As we reported in June, on May 26 the Biden administration put forward a proposal in the WTO fisheries subsidies negotiations that raised the issue of forced labor. The parts of this proposal related to notifications have been taken up in the latest version of the draft negotiating text, which was released yesterday, and the differences in viewpoint among WTO Members are coming into focus.

In its May proposal, the U.S. Trade Representative's Office explained the issue as follows: "The U.S. proposal ... calls for WTO Members’ explicit recognition of the forced labor problem and the need to address it, and proposes additional transparency with respect to those vessels or operators that use forced labor."

China was not specifically mentioned in the USTR proposal, but other U.S. government actions at the same time made clear the U.S. concerns with the labor practices of Chinese companies in the fishing industry.

In the U.S. proposal, there were three key references to forced labor. First, as a general principle in the preamble: "Recognizing that effective disciplines on and greater transparency of fisheries subsidies can contribute to Members’ efforts to prevent and halt the use of forced labor on fishing vessels." Second, as a chapeau to Article 3: "Members recognize that the use of forced labor on fishing vessels is often associated with IUU fishing, and therefore that effective disciplines on subsidies to vessels and operators engaged in IUU fishing or fishing related activities in support of such fishing can contribute to Members’ efforts to eradicate forced labor on fishing vessels." And third, as a notification provision in Article 8.2(b): "Each Member shall notify the [Committee] in writing on an annual basis of: ... (b) any vessels and operators for which the Member has information that reasonably indicates the use of forced labor, along with relevant information to the extent possible."

With the WTO's Ministerial Conference quickly approaching, yesterday the Chair of the WTO fisheries subsidies negotiations released the latest version of the negotiating text, along with an explanatory note that offers comments on the key issues. The one U.S. proposal for new provisions on forced labor that was picked up in the text is the notification provision, which is incorporated verbatim, although it remains in brackets to indicate the lack of consensus around the provision. The Chair's explanatory note then offer the following discussion of the issue and the decision to keep the text in brackets:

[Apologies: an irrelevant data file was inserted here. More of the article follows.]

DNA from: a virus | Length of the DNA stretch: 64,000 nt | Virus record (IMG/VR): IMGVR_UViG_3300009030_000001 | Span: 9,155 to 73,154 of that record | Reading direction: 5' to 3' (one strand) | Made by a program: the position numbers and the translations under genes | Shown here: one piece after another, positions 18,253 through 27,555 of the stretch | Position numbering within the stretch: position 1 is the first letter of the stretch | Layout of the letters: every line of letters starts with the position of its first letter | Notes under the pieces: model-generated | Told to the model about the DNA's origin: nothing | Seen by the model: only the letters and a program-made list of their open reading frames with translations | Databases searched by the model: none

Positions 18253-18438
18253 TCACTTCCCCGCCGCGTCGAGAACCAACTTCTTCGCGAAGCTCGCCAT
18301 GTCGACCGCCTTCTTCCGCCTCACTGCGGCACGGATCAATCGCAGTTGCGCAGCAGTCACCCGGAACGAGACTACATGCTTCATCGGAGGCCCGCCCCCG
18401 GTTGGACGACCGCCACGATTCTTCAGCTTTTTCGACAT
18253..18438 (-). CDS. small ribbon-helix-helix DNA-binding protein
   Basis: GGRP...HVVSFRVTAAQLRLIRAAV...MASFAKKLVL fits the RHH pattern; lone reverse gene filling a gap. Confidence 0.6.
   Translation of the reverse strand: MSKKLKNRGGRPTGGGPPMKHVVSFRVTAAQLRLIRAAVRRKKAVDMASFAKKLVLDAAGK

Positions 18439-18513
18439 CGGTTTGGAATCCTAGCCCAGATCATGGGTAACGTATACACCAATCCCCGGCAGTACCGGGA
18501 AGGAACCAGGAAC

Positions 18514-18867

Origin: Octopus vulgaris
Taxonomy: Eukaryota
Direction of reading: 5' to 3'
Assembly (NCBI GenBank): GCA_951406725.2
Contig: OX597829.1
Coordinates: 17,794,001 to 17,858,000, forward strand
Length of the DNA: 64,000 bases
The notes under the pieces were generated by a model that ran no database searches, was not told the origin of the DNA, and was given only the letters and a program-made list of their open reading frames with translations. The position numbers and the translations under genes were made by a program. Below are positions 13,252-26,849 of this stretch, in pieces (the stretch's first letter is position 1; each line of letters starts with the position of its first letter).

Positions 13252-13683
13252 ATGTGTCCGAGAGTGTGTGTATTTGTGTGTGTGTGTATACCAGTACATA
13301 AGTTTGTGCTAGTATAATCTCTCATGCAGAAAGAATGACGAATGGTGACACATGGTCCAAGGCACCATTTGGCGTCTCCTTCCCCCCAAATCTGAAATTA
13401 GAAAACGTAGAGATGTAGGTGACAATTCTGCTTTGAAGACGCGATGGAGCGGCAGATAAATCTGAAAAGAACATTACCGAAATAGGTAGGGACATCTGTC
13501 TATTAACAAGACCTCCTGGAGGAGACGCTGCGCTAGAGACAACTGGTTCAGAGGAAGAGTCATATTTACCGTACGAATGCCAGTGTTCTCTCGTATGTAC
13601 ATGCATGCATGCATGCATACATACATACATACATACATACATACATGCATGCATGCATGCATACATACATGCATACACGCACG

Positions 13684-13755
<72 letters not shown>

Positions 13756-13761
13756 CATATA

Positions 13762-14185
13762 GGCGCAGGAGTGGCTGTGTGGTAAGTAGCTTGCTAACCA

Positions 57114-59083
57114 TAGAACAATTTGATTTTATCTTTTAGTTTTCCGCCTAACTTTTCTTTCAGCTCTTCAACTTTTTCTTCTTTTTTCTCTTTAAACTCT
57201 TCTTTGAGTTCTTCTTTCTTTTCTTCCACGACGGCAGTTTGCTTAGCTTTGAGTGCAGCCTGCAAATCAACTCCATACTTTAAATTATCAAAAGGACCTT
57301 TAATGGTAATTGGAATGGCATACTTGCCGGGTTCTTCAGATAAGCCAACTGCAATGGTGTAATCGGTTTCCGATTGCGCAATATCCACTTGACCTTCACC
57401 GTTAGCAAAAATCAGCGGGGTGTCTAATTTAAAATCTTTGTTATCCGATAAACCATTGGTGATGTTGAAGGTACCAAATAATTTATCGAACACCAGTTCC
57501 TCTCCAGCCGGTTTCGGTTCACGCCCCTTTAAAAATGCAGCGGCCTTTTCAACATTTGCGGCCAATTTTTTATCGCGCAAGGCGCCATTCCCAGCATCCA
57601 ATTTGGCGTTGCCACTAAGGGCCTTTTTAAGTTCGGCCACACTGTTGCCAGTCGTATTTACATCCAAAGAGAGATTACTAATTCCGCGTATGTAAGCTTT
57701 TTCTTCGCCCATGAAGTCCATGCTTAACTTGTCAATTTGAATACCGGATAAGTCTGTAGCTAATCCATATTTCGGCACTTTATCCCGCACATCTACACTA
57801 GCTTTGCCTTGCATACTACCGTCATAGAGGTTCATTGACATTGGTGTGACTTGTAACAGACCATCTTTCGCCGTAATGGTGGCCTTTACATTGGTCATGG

126. Article 8.2 includes information that should be notified relating to IUU fishing determinations.

127. In this revision, Article 8.2(b) is new and it would require notification of any vessels or operators for which a Member has information that reasonably indicates the use of forced labour.

128. As you recall, this proposal was first raised in May this year in TN/RL/GEN/205, which we have discussed on several occasions, along with the language in Article 3.1 that I have already noted. In those discussions, various Members shared the particular concern over the use of forced labour in illegal fishing activities and supported enhanced transparency on it. Some others said they were not proponents of this initiative but found it acceptable.

129. However, some other Members have expressed opposition on the basis that this issue is outside of the WTO's competence. Given these different views, the change is reflected in square brackets for further consideration.

The difference of views on this point is not exclusively between China and the United States, as there are a wide range of countries with an interest in it. However, China and the United States are two of the key players here. The United States has been pushing hard against the issue of forced labor in general; and China is often accused of forced labor, and therefore the inclusion of this provision could put them on the defensive, although Chinese officials have been quiet on this issue in public.

According to Inu Manak, a research fellow at the Cato Institute, the question of including provisions on forced labor in any final fishing subsidies text "is not the only sticking point, but overcoming disagreements on how the issue should be incorporated is necessary for concluding negotiations." She added that "the revised draft presented by Ambassador Wills on November 8th is a compromise that could generate convergence and address US concerns on the issue."